As we were pulling up to the gate outside the compound, a man was sitting there (just inside the gate) in his wheel chair waving at us.  Greeting us with a huge grin on his face.  He had no feet, there were thick bandages around his arm and his hand that he was waving to us had only one finger. So if there was any doubt as to where we were going, that cleared things up.

We got off the bus and the little group I was with paused to pray and to talk with the doctor that cared for the community there.  He greeted us with a lesson on what leprosy really was, and how history has bred misgiving about the disease. He said that in the 40 years that he had been working there, he never heard of a visitor contracting the disease, so we could rest easy.  In fact we were encourage to hold hands and to wrap our arms around the patients there as much as possible.  For if there is one thing that these people craved it was physical touch, because that was so often denied to them.  But he closed his lesson on Leprosy with telling us all about what he called leprosy of the heart.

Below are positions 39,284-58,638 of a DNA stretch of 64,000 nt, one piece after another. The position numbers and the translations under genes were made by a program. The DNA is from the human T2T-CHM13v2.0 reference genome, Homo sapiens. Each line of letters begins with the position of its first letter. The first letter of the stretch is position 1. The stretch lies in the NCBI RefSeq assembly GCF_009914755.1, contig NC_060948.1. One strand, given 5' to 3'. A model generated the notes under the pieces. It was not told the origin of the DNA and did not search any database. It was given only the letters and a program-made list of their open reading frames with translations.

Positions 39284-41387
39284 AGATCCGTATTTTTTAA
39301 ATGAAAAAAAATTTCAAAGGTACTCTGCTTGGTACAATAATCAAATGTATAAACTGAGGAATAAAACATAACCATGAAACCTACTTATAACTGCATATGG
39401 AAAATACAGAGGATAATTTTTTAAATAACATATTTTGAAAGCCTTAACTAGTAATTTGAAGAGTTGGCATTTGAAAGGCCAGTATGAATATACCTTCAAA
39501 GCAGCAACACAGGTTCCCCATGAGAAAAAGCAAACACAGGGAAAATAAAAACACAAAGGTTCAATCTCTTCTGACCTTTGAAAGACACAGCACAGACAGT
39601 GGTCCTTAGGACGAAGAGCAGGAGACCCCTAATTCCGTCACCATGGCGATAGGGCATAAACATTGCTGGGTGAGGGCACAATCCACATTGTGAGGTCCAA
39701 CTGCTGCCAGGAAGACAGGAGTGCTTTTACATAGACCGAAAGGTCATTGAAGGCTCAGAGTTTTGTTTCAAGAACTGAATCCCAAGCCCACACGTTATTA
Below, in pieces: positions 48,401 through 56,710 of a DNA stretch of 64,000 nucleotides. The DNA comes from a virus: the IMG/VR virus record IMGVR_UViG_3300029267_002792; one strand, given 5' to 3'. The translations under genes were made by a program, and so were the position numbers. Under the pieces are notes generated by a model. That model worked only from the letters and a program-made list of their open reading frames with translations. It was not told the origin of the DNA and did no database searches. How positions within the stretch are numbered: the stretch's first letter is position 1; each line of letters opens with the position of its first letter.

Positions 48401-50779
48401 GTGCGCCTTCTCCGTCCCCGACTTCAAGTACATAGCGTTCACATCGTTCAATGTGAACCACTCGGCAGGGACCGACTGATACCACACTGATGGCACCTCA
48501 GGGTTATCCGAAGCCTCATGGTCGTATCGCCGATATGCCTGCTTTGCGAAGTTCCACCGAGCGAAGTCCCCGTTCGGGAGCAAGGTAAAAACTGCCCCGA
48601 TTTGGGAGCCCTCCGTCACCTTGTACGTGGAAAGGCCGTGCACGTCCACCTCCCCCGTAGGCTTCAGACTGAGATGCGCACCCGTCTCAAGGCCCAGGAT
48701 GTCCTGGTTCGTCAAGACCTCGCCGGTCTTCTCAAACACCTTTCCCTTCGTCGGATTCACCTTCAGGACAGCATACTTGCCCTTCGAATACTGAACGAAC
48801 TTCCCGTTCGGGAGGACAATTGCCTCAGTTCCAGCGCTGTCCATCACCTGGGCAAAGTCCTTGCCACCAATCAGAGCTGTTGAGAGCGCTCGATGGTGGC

He had seen in his work there, too many people whose family and friends turned their back on them, because they had such a disease.  He had seen too many people, holding secrets in.  Seen too much mistrust… too much hatred… too much disgust.  He said that these things – these: lies, sins, secrets… grew to be leprosy of the heart.  Turning what was once fluid, loving, and powerful – and turning it into an unfeeling stone that died and turned into dust.

With that lesson in our minds we went into the facility and put our hands, arms, minds to work.   Even though I know zero Spanish… I thankfully wasn’t rendered entirely useless.  I walked up to a woman that was sitting alone and I reached out my hand to her.  Upon seeing that I was willing to touch her… she grabbed me with a fierce kind of strength.  And she held me and laughed, smiled, cried.  She had no feet, very few fingers, was heavily bandaged from surgeries… but a beautiful child of God nonetheless.